Do you know your WordPress website can load a lot faster if you just take a few steps for plugin optimization?

Plugins are useful: there’s no second opinion on that but some of them are resource-heavy.

Thankfully, scores of alternative exist— many of which— aren’t resource heavy but do the job just as well.

This post is about those plugins that can shave seconds off your site’s loading time and make your site lite.

It isn’t always about reducing the number of plugins but more about deleting plugins that are resource intensive. Those plugins do a number of API calls and run several times and thus reduce the efficacy of your site.

Let’s chop chop.


Delete unnecessary plugins

Even though resource-heavy plugins are the culprit as indicated in the preface there’s no one stopping you from deleting plugins that aren’t as useful as they once used to be.

Perhaps you wanted to test something and forgot to delete it.

Plugins like Broken Link Checker are absolutely essential because often times it’s the link in the comments that show 404 errors.

They start a new site and want to promote it with some comments and very soon they lost interest and site doesn’t remain. Difficult to check everything on your own.

I will come to this later.

For now, let me give some other example.

I have an image zoom plugin which I find to be redundant now. So off it goes.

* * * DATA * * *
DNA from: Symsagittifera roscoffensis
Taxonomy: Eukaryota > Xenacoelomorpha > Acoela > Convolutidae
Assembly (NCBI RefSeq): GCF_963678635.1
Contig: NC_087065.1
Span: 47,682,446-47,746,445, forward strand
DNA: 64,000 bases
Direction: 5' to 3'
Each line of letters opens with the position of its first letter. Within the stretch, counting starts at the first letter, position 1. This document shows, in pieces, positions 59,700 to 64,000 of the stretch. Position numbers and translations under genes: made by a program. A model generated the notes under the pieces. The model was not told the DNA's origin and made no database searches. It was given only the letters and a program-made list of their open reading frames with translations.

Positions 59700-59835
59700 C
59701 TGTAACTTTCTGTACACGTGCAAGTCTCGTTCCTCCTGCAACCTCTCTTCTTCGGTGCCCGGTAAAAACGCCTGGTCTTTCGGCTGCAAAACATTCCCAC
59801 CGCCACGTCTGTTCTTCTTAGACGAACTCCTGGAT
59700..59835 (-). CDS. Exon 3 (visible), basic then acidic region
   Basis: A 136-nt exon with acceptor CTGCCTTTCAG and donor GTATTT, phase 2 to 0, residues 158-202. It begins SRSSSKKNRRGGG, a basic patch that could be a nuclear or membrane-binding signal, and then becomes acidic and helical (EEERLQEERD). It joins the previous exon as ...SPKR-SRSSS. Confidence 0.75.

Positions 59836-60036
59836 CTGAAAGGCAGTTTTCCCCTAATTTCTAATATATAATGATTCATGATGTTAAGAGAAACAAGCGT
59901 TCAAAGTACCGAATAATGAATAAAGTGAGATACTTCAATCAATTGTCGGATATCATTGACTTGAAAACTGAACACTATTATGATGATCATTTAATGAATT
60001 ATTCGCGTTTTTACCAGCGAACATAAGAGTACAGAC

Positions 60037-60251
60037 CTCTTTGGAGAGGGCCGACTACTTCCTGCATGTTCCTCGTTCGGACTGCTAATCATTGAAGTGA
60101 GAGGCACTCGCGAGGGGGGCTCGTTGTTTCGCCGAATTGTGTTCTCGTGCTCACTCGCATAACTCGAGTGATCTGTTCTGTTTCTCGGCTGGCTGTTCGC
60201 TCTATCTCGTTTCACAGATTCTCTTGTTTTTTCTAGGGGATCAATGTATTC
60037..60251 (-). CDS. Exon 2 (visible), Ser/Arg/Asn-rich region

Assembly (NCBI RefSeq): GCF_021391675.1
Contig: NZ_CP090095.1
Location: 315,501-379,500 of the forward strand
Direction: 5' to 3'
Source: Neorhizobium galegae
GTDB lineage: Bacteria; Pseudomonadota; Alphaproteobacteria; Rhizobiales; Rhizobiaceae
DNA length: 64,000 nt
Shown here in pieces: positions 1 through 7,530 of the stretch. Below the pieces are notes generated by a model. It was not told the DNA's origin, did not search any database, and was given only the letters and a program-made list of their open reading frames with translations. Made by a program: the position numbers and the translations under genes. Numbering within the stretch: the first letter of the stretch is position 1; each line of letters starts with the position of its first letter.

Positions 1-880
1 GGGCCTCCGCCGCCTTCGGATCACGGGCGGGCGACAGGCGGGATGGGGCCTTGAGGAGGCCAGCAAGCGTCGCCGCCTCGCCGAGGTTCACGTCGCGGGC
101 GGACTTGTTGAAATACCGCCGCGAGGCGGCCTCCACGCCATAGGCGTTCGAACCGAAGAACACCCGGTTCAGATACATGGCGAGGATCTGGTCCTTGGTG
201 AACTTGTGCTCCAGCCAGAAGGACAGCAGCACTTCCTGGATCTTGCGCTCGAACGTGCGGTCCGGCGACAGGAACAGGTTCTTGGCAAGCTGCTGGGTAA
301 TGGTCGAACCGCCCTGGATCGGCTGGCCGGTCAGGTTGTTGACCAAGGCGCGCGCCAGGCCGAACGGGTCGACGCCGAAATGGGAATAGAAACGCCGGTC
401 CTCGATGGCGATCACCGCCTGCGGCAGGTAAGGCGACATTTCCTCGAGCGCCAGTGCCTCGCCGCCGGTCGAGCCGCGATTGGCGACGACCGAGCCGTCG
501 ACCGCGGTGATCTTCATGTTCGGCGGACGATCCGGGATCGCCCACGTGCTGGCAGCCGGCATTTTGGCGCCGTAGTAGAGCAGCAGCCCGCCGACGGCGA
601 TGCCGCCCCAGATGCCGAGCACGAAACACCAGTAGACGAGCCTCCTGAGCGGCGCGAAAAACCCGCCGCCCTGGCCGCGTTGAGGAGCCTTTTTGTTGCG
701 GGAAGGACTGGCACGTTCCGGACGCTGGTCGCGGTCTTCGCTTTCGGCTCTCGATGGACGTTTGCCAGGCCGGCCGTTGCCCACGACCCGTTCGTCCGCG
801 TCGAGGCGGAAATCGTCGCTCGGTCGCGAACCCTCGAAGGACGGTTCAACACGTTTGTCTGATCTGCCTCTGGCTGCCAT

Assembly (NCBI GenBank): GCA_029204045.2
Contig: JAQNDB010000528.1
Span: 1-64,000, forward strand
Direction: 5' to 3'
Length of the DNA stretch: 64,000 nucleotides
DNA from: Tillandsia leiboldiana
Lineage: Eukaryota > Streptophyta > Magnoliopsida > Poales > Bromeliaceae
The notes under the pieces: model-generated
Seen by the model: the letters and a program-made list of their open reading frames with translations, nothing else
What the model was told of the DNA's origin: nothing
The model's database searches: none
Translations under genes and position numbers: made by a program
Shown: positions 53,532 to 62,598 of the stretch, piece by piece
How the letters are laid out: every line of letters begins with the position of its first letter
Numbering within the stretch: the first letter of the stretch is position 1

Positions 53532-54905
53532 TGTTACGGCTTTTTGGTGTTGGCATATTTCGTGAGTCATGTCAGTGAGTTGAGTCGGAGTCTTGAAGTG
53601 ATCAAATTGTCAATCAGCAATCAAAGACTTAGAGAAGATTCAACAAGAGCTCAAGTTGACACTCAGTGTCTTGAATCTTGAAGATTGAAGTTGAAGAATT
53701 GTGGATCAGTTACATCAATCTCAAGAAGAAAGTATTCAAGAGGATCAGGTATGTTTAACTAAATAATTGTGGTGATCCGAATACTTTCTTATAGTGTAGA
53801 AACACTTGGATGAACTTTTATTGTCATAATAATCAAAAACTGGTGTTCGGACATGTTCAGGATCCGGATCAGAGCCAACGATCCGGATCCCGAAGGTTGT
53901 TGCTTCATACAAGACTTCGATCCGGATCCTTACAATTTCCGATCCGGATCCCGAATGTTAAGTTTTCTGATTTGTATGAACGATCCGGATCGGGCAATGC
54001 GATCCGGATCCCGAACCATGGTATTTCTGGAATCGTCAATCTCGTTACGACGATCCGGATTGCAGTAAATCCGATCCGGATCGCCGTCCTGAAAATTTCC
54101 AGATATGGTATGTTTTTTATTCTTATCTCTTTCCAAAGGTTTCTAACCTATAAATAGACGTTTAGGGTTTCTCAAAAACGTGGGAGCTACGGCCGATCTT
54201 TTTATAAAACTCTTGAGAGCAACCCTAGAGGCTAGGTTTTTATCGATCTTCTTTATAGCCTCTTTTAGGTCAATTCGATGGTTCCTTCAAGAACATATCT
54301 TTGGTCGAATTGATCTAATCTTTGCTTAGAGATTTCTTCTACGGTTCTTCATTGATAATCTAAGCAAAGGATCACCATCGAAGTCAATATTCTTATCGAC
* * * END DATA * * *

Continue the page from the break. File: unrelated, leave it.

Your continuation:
It used to zoom images if someone clicked on it but I find it doesn’t work all too well with my site.

I also used to have a no follow external links plugin but discovered the following external links isn’t all to bad.

So deleted that.

CommentLUV has fallen to disrepair and the concept of tricking others with commentluv links is no longer relevant.

For those still thinking that commentluv links are do follow let me break this to you. Most of the aren’t. There’s an option inside the plugin that allows you to no follow links. I came to know of that when I won the plugin in a blogging competition and was devastated.

Most bloggers execute the option. Even if they don’t commentluv is old news. So I deleted that.

With some work you can zero in on plugins that aren’t useful. Or come up with alternative ways to do things that otherwise took a plugin. Perhaps a snippet of code can replace what your plugin does.

Use alternatives for resource intensive plugins

I began by talking about Broken Links checker.

No doubt it’s useful. But you don’t need a plugin to scan all your blogposts for broken links every 72 hours.

Some fix it for 24 hours.

It isn’t necessary. You can activate the plugin once in month, make it do its rounds, delete the broken links and deactivate it.

It’s a simple trick but your web-host would thank you.

Yet Another related posts plugin is another resource heavy plugin.

Instead use Zemanta. Or use a premium plugin that has fewer lines of code thus requiring fewer api calls.

Some things are worth the price.

All in One SEO plugin does what almost every other SEO plugin can do.

But all other plugins come with lesser lines of code and aren’t as resource intensive.

Delete and replace.

And with everything that’s happening in Google— Rankbrain, AI and automation, you’d expect SEO to make less sense anyway.

So there’s my 2 cents on optimizing your site’s load time.

How do you like it?